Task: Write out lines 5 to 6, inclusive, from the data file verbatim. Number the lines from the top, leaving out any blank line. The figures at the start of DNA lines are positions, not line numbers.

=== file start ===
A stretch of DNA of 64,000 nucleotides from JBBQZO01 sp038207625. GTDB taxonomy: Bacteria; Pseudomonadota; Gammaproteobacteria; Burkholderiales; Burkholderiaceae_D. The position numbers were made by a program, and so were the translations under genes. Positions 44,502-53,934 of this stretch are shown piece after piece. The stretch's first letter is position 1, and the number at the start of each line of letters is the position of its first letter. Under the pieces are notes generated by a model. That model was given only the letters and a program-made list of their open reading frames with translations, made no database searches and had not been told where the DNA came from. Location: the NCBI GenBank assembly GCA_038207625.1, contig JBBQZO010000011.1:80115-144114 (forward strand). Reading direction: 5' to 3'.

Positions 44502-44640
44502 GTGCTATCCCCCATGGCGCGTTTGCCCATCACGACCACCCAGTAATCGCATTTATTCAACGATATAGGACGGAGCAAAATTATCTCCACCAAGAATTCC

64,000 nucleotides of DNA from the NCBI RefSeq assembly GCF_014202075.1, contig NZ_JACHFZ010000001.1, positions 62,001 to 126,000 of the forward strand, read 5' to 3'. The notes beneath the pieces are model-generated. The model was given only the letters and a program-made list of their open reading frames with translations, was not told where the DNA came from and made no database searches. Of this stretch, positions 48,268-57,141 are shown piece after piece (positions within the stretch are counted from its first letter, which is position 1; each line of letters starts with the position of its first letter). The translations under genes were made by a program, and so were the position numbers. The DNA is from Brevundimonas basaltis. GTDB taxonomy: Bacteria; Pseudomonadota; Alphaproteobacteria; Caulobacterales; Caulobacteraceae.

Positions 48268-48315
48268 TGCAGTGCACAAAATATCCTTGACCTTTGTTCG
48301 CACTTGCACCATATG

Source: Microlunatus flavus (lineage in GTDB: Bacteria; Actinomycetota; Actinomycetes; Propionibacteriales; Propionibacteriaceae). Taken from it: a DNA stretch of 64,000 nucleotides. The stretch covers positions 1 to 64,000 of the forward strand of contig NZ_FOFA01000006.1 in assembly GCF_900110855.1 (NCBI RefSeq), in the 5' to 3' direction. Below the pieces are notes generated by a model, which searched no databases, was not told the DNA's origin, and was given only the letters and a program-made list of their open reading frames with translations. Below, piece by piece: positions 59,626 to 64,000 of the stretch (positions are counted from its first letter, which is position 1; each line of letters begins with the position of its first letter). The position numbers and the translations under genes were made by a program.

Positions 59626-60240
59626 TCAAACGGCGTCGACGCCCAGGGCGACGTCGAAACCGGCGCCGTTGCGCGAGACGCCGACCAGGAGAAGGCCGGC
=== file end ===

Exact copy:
Positions 48268-48315
48268 TGCAGTGCACAAAATATCCTTGACCTTTGTTCG